I like Halloween, even though these days, I don’t usually have the energy to hang tons of decorations or even dress up. My best costume of the past 10 years was an assemblage of splints and bandages wrapped around my head and inside my nose as I handed out candy to trick-or-treaters two days after nasal surgery in 2003. (The subtle streak of blood on my white T-shirt was a nice touch.) But even though my Halloween memories aren’t exactly hell-shaking (no occult rituals or major neighborhood damage to report), they give me a warm glow of contentment. Or embarrassment; take your pick. Here are seven from my youth, off the top of my no-longer-bandaged head.
1. My earliest Halloween memory is trick-or-treating in Bridgeport, Connecticut. It was 1976, and I was 5 years old. I remember walking back toward our duplex after a parent-chaperoned candy-begging trip around the block, dressed (I think) as some sort of ghost, and loudly belting out my favorite song, “Sweet Caroline,” at the top of my lungs. I remember that every time my own 5-year-old walks around in public singing “Video Killed the Radio Star.”
2. It begins like this: “Night falls. The forest holds its breath. Everything is still. The blood-red moon stares through the trees. Suddenly, the wind blows. The trees shiver. A bat quivers in the night and flies away.” I’m talking about “Ghostly Sounds,” a Halloween-themed sound-effects album released on the Peter Pan label in 1975. It’s largely the work of Gershon Kingsley, the master of the Moog synthesizer. The narrator strikes the ideal balance between sinister and tongue-in-cheek, and I remember my sister and I parodying the record with a ‘performance’ for our parents in a darkened room, acting out the scenes along with the narration, complete with a Wiffle bat quivering and flying. But the record harbored some truly creepy moments as well, particularly the unforgettable moment when “goblins step. And laugh. And dance.” And make sounds you’ll never forget.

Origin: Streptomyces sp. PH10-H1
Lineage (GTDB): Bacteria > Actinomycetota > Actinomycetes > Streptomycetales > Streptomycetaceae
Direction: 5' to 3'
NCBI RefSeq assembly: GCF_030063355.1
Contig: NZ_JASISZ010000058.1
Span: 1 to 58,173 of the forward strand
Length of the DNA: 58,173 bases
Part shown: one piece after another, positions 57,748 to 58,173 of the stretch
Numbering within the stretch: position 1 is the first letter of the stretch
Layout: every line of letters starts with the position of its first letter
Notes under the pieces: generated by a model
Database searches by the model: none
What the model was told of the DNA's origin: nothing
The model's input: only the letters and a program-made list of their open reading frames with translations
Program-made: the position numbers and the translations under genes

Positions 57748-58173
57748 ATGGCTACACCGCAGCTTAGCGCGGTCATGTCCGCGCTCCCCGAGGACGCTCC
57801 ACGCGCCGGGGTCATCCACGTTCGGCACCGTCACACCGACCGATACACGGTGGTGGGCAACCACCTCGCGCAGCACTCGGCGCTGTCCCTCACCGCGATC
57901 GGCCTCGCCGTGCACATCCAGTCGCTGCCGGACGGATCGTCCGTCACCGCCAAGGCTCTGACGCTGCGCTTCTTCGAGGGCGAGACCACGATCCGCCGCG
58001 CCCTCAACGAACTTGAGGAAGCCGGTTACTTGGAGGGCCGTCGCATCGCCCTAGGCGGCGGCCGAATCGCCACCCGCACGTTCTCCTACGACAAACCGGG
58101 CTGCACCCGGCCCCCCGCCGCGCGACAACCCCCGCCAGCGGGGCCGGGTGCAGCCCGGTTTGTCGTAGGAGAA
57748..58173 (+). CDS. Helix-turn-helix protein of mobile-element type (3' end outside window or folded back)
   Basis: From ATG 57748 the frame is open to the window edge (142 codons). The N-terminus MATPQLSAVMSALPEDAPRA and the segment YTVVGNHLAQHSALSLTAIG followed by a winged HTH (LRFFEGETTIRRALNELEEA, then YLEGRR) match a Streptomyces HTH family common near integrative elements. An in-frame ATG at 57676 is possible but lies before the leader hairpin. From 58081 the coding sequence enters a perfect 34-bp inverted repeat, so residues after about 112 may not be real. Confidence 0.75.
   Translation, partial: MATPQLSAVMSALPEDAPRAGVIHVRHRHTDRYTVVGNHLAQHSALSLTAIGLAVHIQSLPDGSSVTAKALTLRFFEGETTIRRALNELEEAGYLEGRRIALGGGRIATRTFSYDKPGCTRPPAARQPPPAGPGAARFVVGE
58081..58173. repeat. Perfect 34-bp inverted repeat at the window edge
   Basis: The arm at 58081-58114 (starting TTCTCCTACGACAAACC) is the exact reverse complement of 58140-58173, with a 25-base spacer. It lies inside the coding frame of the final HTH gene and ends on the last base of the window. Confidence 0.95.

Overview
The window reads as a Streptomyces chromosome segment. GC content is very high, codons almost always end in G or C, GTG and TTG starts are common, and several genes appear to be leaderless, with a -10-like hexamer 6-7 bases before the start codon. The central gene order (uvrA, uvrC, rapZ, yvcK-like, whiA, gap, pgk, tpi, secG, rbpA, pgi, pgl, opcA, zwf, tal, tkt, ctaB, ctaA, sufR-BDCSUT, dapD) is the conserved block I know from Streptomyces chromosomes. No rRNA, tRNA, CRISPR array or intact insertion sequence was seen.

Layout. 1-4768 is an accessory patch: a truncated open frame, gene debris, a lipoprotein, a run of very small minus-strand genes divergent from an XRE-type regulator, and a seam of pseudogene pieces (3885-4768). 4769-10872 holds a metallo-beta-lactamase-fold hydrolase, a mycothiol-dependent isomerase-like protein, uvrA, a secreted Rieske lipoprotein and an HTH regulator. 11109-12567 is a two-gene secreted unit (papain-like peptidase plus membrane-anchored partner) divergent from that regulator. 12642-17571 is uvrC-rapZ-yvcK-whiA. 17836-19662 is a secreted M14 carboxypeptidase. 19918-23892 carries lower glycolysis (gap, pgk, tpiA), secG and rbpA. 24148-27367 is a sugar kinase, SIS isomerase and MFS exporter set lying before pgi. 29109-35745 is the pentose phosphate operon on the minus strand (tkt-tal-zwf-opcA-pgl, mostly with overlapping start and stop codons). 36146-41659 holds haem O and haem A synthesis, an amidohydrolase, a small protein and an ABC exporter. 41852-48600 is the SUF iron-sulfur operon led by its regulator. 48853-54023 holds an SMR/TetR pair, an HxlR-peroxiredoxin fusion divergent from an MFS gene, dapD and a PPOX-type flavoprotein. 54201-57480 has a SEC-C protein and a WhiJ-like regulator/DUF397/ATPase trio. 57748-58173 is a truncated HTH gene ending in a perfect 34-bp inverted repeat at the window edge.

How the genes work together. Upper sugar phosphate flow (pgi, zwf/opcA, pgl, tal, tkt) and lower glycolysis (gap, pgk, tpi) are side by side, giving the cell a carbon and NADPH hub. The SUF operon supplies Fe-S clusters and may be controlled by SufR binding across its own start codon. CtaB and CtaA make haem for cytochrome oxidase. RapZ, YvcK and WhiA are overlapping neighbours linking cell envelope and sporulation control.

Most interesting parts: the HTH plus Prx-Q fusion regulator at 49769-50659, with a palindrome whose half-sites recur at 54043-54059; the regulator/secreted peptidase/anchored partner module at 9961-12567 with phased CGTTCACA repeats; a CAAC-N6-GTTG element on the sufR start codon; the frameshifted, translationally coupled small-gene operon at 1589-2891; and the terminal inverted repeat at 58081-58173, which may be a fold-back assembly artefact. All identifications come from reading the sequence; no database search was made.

3. It was probably in the fifth grade, 1979, when I was invited to a Halloween party by a classmate I wasn’t particularly close to; I think he invited the whole group. Mom dressed me as a vampire, complete with black cape, white face, black makeup around the eyes, plastic fangs, and fake blood dripping from the corners of my mouth. The costume won me a prize, a painted-ceramic piggy bank shaped like a van. (Ceramics were big in the 1970s. So were vans.) I probably should have given it back after tripping over the host’s coffee table and breaking a serving dish, but his mom was pretty cool about it. Then again, you don’t want to piss off the Impaler.
4. Also, don’t piss off the scary guy with the chains. That would be my stepdad, who wore a rubber mask (a green-faced monster) every Halloween night and dragged chains around the front yard, lunging at kids (our dead-end street in Stratford, Connecticut was teeming with kids). My mom wore a rubber mask, too, a yellow-faced witch with a long nose. They were pretty cool about Halloween, actually, until we…
5. …found Jesus in 1984, and then all the devil’s playthings got tossed in the trash. One of the casualties was a thick, black-jacketed hardcover book about all sorts of occult topics that Mom kept on the top shelf in the living room. As a kid, I was intrigued by such things, so I’d occasionally ask her to hand me “the black book.” But as an evangelical teenager, I vehemently rejected all manner of demonry. When asked in a 10th-grade creative writing class to pen a fun essay about Halloween (you know, like the one you’re reading right now), I spent three pages railing on Halloween as an evil, horrible holiday, lacing my arguments with the kind of speciousness typical of a Bob Larson radio diatribe or a Jack Chick tract. Within a couple of years, though, I was back to realizing you could have fun on Halloween without sacrificing infants to Moloch.
6. I still sacrificed good nutrition, of course, a habit which continues today. One November afternoon in the early ’80s, Mom reamed me out about all the candy wrappers she found behind my bed, from all the nights I took handfuls of Halloween treats to bed. Kids just don’t consider the possibility that mothers sometimes change their kids’ bedsheets when they’re at school. Good thing I wasn’t stashing porno mags back there. Illicit candy seems, um, less embarrassing.
7. My 5-year-old has already dressed — impressively, I might add — as a lion, Winnie-the-Pooh, a pirate, and Batman for Halloween. But, growing up, my costumes were typically of the cheap-plastic-mask ilk, the ones that provided only a tiny slit for breathing, so the inside of the mask would get all hot and sweaty, and the costume was made from vinyl tablecloth material, only thinner and more unattractively decorated. It wasn’t until college — 1991, my last semester, to be specific — that I upped the creativity factor by attending a friend’s Halloween party dressed as a bulletin board. I gathered notices from the various boards around campus and taped them over every inch of my black shirt and pants. Not conducive to sitting down comfortably, but inspired, no?
That’s it. Have fun this Halloween, you demon-cursed infidels.